Vulcan Materials Center for Environmental Stewardship & Education at Samford University / ALEEC

The Center, through the vehicle of the Alabama Environmental Education Consortium (ALEEC), has organized a series of luncheon meetings and conferences in 2007 and 2008 to bring faith leaders, environmental and civic leaders, scientists and science educators of our region together, inspired by national leaders, to explore common ground and the potential for joint work for the stewardship of earth. The effort began around an Earth Day 2007 visit from famed biologist Dr. E. O. Wilson, who in his book “The Creation” calls for faith and science to collaborate to save Creation, the earth’s biological diversity. Contact Ginny Brown, and 205-726-4246.

Watersheds & Warming Collaborative

The Episcopal Diocese of Alabama, with a grant from the World Wildlife Fund, and with support from the Cahaba River Society and many other groups, held a Watersheds & Warming Workshop in October 2007. The workshop brought together about 65 faith leaders from many denominations, scientists and science educators, conservation and community leaders, utility representatives, and real estate/development professionals to learn about the water efficiency/energy connection and begin collaborative planning.

Read more about the workshop, which was keynoted by CRS founding director Don Elder, who is now at the national nonprofit River Network, Inc. and is focusing attention on the water use-energy-climate change connection.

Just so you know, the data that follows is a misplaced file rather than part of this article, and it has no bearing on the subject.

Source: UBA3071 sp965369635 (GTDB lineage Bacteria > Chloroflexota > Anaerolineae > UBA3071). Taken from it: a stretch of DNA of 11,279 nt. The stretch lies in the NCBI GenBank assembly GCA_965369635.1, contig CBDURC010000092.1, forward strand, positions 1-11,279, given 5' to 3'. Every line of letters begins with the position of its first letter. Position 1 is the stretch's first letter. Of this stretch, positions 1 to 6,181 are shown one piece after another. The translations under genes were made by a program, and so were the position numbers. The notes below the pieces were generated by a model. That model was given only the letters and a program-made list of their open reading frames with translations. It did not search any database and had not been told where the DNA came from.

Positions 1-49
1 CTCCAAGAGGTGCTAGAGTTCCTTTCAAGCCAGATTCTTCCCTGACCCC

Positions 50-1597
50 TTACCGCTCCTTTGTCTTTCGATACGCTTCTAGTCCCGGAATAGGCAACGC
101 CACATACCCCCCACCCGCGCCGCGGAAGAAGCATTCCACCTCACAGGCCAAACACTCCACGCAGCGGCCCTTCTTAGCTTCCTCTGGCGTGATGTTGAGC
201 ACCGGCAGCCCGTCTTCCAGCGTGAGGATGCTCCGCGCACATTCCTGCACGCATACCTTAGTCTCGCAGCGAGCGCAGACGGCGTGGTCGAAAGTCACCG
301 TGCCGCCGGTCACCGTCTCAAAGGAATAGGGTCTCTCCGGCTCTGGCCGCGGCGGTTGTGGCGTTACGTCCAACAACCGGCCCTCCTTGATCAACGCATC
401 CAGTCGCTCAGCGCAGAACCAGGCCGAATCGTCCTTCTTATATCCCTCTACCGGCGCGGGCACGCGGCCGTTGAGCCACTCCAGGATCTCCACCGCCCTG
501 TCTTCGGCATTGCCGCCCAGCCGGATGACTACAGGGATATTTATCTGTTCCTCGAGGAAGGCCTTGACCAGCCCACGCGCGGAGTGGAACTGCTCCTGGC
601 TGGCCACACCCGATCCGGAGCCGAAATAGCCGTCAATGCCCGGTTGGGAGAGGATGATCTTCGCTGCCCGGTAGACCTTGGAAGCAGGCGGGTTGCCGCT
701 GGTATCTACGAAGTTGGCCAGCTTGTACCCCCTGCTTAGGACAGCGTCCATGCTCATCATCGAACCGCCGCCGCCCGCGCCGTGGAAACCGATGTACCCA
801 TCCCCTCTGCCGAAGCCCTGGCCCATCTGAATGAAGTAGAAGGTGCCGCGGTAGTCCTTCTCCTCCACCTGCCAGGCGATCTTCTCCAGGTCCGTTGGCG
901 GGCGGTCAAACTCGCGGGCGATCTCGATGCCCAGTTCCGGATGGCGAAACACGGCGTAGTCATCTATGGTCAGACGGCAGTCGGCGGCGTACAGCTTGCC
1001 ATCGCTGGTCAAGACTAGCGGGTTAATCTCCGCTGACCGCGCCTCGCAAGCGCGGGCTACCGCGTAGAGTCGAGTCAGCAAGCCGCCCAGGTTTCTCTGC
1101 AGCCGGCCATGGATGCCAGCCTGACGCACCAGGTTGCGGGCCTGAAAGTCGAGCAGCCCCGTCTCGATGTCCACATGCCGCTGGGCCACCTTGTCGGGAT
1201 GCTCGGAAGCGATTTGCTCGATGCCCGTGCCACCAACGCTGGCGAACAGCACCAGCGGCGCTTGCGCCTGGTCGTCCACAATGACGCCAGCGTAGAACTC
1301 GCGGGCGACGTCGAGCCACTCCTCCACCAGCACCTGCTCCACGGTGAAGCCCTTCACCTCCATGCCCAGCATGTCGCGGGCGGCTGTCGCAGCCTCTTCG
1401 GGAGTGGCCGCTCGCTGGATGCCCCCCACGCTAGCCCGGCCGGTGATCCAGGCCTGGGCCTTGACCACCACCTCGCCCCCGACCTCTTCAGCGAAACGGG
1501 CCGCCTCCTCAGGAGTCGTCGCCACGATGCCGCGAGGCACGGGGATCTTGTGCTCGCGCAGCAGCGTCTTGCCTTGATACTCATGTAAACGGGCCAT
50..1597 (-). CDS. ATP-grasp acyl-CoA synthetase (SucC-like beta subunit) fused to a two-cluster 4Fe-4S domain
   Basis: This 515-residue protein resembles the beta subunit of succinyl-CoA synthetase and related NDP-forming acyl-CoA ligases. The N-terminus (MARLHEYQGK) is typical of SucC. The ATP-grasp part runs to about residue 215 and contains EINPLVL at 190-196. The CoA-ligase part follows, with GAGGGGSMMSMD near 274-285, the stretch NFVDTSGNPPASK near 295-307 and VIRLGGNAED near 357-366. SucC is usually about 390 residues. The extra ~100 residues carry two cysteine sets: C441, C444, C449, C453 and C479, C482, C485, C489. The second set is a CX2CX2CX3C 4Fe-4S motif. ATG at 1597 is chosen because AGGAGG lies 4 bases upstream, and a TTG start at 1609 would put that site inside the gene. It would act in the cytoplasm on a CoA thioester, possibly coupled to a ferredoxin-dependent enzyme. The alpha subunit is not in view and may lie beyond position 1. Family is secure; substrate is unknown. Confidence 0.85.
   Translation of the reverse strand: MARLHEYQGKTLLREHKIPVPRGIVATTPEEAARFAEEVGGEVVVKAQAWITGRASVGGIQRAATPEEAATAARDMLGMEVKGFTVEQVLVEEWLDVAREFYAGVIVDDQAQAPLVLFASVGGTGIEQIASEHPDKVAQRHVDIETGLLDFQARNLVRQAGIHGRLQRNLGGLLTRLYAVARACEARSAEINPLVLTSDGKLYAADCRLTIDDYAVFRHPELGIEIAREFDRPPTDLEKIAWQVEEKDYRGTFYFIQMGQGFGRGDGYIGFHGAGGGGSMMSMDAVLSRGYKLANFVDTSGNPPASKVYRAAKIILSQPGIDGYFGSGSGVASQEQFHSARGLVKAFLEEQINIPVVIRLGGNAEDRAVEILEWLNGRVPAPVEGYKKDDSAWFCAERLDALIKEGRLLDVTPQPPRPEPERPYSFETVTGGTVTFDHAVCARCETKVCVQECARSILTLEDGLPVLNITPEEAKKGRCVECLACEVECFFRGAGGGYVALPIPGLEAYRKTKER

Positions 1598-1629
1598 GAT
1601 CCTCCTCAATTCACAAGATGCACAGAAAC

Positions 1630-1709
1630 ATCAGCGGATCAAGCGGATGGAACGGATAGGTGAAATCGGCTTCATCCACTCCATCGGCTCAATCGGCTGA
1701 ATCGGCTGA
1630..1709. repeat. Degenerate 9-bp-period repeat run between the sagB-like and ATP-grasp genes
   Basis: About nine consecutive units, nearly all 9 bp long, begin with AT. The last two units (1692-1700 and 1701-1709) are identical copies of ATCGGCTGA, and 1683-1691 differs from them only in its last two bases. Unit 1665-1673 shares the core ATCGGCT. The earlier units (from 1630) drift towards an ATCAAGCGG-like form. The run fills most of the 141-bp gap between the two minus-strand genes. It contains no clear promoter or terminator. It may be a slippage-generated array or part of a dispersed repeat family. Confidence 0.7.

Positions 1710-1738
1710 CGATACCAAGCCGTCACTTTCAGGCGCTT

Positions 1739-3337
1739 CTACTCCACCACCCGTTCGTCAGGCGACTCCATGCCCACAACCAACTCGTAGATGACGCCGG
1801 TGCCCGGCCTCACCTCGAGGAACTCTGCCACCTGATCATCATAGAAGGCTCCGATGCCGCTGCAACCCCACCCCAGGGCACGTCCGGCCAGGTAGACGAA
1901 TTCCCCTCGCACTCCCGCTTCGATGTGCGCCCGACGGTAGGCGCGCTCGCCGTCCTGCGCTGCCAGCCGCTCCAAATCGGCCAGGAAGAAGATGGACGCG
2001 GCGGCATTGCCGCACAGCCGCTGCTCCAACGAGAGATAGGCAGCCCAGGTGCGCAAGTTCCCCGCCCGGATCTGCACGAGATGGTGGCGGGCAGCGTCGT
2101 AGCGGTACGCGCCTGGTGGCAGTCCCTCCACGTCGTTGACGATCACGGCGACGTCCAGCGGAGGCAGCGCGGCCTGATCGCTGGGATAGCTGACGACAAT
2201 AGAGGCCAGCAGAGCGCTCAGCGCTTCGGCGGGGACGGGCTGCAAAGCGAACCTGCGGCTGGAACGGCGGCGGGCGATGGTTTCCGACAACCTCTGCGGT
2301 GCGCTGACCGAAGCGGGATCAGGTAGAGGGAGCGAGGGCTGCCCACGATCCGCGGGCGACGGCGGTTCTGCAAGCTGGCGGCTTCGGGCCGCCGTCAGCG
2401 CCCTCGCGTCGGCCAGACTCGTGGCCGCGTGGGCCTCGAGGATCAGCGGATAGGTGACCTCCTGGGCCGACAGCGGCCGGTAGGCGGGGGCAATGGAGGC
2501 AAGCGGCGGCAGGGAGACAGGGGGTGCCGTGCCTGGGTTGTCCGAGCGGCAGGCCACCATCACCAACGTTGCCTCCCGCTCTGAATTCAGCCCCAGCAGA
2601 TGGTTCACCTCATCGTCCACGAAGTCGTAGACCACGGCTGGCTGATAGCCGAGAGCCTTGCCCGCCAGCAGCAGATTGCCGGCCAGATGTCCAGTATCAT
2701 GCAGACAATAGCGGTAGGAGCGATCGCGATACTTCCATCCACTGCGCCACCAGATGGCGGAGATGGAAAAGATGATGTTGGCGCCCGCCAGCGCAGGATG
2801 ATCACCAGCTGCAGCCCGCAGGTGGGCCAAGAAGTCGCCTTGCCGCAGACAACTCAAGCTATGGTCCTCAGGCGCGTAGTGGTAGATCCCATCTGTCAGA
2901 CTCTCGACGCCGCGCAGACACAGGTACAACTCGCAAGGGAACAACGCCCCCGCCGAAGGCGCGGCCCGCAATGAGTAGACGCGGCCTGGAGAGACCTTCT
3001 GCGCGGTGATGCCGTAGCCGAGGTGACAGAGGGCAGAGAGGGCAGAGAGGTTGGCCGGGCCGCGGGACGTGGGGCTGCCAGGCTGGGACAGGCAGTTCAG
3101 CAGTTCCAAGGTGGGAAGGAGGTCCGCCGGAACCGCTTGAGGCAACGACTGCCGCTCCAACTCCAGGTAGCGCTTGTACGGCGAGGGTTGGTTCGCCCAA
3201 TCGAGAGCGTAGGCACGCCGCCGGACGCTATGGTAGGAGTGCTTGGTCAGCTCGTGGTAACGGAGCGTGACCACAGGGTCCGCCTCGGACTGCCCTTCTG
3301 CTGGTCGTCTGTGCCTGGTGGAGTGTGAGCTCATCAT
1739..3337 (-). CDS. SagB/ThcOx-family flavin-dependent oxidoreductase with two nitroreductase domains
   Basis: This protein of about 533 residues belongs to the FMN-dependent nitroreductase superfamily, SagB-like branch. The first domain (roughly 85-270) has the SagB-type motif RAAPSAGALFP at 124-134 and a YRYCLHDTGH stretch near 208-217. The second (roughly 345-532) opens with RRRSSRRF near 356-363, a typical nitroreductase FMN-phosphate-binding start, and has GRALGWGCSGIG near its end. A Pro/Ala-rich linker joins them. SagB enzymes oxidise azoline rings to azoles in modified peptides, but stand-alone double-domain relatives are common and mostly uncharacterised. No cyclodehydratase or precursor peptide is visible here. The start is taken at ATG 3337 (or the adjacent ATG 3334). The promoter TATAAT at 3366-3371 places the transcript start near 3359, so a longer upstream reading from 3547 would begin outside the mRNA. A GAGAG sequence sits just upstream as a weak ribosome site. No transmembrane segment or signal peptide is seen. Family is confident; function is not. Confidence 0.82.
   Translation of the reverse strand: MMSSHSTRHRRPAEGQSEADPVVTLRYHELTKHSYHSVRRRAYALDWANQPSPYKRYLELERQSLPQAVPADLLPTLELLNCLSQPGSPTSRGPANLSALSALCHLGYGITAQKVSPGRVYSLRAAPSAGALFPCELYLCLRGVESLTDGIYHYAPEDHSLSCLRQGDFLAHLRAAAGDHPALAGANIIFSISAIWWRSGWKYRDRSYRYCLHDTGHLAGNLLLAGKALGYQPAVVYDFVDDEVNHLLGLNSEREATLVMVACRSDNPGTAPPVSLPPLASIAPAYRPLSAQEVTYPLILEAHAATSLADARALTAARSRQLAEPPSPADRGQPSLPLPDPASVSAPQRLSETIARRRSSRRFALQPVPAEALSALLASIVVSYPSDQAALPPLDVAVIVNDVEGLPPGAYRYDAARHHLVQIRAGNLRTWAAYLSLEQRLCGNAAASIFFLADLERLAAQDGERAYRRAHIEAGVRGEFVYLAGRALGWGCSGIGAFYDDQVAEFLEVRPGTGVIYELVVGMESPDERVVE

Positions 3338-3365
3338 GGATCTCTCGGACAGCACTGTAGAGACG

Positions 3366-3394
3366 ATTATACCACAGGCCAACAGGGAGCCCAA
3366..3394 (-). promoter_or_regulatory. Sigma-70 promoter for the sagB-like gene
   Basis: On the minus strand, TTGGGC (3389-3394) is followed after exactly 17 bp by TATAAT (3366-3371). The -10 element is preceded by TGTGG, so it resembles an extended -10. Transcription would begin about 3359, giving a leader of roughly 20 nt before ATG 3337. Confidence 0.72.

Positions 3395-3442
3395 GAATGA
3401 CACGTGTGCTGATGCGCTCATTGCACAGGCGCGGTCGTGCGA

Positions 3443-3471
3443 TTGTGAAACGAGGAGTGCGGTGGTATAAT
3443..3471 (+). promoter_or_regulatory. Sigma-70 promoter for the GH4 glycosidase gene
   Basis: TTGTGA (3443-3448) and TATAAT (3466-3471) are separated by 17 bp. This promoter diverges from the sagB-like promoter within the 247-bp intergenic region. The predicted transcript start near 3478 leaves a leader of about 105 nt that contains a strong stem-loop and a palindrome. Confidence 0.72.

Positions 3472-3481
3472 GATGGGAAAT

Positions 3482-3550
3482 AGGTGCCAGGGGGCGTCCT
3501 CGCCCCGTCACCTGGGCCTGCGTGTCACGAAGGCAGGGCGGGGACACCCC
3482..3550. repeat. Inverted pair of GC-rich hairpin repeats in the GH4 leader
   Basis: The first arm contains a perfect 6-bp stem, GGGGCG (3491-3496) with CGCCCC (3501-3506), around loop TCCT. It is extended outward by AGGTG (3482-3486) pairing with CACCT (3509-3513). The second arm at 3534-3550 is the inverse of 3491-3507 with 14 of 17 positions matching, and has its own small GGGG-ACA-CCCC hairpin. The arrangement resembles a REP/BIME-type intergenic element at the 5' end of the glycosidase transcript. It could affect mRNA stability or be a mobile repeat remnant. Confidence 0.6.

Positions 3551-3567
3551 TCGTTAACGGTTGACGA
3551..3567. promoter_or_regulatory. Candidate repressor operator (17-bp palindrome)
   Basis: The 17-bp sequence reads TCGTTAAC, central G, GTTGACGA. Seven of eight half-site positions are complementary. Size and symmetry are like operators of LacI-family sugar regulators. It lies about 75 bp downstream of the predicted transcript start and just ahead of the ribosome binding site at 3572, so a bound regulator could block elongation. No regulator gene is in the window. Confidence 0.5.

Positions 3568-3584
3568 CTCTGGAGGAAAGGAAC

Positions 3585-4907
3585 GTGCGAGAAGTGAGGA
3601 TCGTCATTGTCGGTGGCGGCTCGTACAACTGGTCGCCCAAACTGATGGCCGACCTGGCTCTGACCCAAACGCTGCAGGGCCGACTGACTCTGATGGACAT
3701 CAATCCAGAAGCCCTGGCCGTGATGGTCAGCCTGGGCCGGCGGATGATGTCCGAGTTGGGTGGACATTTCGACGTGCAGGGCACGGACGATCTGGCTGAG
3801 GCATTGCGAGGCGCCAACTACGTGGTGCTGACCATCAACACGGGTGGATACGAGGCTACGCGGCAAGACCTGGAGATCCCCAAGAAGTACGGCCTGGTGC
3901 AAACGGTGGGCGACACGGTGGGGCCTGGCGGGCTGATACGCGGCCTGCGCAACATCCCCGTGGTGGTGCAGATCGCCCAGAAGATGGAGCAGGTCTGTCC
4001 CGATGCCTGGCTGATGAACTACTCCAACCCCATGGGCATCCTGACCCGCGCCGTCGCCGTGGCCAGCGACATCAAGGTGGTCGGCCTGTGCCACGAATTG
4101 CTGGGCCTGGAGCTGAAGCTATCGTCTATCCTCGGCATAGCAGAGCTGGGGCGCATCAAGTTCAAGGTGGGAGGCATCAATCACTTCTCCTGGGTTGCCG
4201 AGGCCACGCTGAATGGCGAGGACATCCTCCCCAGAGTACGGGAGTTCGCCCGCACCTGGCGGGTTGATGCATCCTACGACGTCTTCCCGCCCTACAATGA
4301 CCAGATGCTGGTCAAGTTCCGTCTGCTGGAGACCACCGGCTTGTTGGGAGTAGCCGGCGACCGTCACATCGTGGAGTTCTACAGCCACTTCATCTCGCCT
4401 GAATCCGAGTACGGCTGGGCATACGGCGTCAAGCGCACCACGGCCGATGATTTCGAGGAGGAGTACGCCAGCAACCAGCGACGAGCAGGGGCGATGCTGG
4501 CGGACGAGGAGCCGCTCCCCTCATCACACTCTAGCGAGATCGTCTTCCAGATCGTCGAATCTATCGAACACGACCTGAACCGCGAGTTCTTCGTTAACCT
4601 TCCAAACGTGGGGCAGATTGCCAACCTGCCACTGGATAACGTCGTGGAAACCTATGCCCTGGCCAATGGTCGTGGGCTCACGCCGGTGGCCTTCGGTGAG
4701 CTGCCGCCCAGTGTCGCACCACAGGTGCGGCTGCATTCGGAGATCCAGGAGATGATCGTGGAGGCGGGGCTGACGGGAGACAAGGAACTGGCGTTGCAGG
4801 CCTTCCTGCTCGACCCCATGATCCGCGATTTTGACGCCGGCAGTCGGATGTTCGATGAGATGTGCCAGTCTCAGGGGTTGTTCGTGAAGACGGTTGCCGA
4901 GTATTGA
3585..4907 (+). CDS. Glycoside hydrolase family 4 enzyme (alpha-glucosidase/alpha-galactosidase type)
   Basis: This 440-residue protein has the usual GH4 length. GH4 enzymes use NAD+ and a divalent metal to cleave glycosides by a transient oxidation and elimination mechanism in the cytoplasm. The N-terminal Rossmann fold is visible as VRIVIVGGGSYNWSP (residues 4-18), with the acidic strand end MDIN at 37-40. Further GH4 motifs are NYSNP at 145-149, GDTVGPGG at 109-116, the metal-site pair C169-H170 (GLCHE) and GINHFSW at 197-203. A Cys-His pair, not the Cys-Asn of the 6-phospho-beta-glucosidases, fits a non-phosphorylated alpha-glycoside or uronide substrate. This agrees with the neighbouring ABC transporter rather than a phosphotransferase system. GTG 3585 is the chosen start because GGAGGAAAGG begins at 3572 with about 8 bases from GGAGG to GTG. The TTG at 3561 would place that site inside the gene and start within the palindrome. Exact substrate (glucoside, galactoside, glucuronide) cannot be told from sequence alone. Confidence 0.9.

Many ideas for joint watershed and drinking water conservation projects were generated at the workshop, and collaborative work groups are continuing to meet in 2008 to plan and launch these projects. The initiative merged with the faith-science-civic-environmental collaborative efforts spearheaded by the Vulcan Materials Center and ALEEC (below) to become the group currently called the Alabama Interfaith Environmental Initiative.

Stewardship of Creation 6-Week Study Guide

From the Watersheds & Warming collaborative work, the Diocesan Task Force for the Stewardship of Creation has developed a 6-week study guide for Episcopal congregations that can easily be adapted to other faith communities and for secular uses. The Watersheds and Warming Study Guide provides information about the values of Alabama’s watersheds, root causes of degradation, and many strategies to conserve our water resources, reduce our carbon footprint, and live more sustainably as individuals, families and church communities. The Guide will lead a process for learning, planning, committing to action, and celebrating God’s creation. The Guide is now available through delegates to the Task Force for the Stewardship of Creation, or watch for a downloadable version you can use.

AL Interfaith Environmental Initiative

The Vulcan Center / ALEEC initiative and Watersheds and Warming collaborative merged efforts and joint projects in early 2008. The group is in the process of defining its name and mission, while working groups are forging ahead with exciting projects such as the Saving Our Water conference headed by the Green Resource Center, held in March 2008; forming an Alabama Chapter of Interfaith Power and Light; planning a “10% Tithe for Creation” watersheds and warming education and action project, and planning the May 31, 2008 Care of Creation training for faith leaders at Camp McDowell – for more info about that training contact Maggie Johnston at

To learn more about the AL Faith-Environmental Initiative and all its collaborative projects, contact the co-convenor, Eleanor Delbene at